What countries are Kumandra based on?

A map of Kumandra as tweeted by Joaquin Baldwin, Disney director of cinematography - layout 

At some point, Disney realized that not all Asians look the same, and Southeast Asians need representation, too. So with good intentions, "Raya and the Last Dragon" was born, and 680 million people found themselves reflected on the silver screen.

Where is the land of Kumandra though? It's a question Disney itself found difficulty answering; you can't reduce 11 countries with a wealth of languages and ethnicities to two hours of storytelling. So, the company gathered the Southeast Asia Story Trust, a team of anthropologists, architects, dancers, linguists and artists, to help make "Raya and the Last Dragon" look authentic and feel as close to home as possible. 

Let's check out the five lands of Kumandra and find their equivalents in real life.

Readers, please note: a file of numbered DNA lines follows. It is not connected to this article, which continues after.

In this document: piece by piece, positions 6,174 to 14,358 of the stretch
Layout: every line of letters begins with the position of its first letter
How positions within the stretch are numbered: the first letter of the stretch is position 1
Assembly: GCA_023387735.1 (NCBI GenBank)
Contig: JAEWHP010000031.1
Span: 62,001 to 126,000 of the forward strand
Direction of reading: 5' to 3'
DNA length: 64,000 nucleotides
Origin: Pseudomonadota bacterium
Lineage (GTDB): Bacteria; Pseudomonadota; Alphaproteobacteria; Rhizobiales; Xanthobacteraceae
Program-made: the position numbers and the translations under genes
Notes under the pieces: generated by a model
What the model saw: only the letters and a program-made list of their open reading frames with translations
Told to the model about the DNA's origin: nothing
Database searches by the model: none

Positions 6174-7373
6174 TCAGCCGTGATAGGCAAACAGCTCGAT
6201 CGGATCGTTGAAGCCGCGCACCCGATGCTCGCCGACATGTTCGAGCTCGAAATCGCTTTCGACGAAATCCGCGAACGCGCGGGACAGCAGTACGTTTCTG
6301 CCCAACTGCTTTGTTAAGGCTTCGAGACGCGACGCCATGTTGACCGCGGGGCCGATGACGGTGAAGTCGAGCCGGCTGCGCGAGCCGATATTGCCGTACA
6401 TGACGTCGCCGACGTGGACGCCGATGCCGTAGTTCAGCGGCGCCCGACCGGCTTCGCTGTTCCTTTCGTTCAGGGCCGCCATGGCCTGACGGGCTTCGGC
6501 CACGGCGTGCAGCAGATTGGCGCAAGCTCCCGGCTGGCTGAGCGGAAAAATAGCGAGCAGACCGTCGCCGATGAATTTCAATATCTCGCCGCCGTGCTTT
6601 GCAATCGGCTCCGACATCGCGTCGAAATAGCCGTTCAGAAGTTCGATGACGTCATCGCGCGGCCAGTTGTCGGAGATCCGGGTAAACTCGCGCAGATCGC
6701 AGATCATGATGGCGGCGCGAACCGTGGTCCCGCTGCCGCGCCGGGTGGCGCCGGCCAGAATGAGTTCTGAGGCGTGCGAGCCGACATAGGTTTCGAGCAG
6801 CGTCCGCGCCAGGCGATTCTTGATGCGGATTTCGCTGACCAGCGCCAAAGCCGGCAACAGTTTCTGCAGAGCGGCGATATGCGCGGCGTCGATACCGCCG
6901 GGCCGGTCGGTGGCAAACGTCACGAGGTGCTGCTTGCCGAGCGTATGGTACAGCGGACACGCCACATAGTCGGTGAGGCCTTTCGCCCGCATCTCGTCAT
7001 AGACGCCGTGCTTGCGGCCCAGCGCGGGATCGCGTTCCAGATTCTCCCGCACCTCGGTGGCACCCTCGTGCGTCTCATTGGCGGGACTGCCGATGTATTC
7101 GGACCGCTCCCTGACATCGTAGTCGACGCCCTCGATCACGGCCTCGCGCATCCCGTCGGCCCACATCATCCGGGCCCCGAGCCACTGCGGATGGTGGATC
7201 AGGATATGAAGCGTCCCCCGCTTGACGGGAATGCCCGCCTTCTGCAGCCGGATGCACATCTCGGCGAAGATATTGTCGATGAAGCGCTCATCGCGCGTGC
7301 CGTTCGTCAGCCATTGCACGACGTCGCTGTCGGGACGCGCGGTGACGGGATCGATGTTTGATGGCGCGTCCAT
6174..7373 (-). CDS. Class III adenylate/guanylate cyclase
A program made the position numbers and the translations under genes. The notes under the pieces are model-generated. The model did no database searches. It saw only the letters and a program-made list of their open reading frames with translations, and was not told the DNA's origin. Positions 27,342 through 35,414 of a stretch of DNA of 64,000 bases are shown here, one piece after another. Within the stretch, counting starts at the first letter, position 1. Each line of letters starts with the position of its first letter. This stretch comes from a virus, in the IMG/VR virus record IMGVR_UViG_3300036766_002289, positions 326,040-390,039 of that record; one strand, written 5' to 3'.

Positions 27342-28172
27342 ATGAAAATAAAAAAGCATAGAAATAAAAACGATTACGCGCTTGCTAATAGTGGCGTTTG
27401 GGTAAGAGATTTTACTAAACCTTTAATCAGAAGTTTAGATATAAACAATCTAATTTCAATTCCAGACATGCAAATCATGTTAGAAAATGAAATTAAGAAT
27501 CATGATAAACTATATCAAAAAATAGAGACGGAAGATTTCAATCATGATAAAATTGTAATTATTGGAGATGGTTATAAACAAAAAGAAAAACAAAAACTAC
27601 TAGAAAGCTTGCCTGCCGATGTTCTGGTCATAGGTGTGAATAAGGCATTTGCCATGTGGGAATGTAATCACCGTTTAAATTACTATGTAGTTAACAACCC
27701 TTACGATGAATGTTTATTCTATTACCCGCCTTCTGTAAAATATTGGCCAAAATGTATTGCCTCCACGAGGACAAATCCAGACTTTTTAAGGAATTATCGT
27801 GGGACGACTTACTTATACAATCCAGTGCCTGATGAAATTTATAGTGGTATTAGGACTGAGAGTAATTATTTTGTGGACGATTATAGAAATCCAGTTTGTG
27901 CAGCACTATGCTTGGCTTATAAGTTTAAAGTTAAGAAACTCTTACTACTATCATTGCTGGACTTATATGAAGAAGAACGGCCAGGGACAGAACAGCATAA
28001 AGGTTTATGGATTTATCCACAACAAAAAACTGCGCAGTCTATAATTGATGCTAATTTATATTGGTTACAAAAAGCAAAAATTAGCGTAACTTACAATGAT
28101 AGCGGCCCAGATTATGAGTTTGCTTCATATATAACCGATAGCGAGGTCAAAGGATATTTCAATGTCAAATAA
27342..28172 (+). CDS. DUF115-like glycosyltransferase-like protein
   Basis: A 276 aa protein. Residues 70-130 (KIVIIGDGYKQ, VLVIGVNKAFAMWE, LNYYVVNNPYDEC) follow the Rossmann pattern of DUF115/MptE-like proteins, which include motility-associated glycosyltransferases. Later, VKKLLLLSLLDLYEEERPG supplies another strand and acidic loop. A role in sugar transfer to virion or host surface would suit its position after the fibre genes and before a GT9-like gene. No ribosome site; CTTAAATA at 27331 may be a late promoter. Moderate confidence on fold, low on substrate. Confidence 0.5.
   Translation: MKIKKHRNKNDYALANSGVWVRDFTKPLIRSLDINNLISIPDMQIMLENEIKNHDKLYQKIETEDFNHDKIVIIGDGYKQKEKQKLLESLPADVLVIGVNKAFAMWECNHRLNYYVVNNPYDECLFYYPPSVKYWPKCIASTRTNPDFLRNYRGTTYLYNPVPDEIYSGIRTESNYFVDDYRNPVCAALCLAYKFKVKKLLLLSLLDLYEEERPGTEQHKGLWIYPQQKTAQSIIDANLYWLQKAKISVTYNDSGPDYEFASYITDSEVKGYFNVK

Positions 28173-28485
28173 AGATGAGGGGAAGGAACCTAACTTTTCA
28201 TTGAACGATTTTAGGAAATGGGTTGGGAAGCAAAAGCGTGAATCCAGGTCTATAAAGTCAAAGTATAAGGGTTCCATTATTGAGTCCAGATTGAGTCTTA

From space, Singapore (below via terraprints.com) shares geographic similarities with the fictional nation of Fang

Isolated from the mainland by an artificial canal, the snobby capital of Fang from above looks like the animated version of Singapore, an island city-state cut off from Malaysia by a strait. The only developed economy in Southeast Asia is as renowned for its prosperity as its fierce regard for the rule of law. Guarded by an ambush of serlots, Fang sounds every bit like the Lion City in real life. 

Despite its undeniable advancements and stunning tropical beauty, Singapore is still backwards in that it still carries out the death penalty and even lashings as punishment. Homosexual activity is also considered illegal here. (Update: It was decriminalized in late 2022.) Many of its citizens have spoken out against such antediluvian attitudes, as mirrored on film by the reluctant antihero Namaari. In terms of LGBTQI rights, Fang could also be a stand-in for Brunei, a small, rich sultanate known for its brutal, homophobic laws. Not only is the death penalty legal here; it's done by stoning.

Architecturally, Fang mixes brutalist influences from the west with the "rumah gadang" style common in Indonesia. Fang also takes design inspiration from the Angkor Wat in Siem Reap, Cambodia, which makes sense because the sprawling temple complex used to be home to a prosperous civilization. The concentric terraces around Fang moreover seem to reference the terraced rice fields of the Philippines and Indonesia.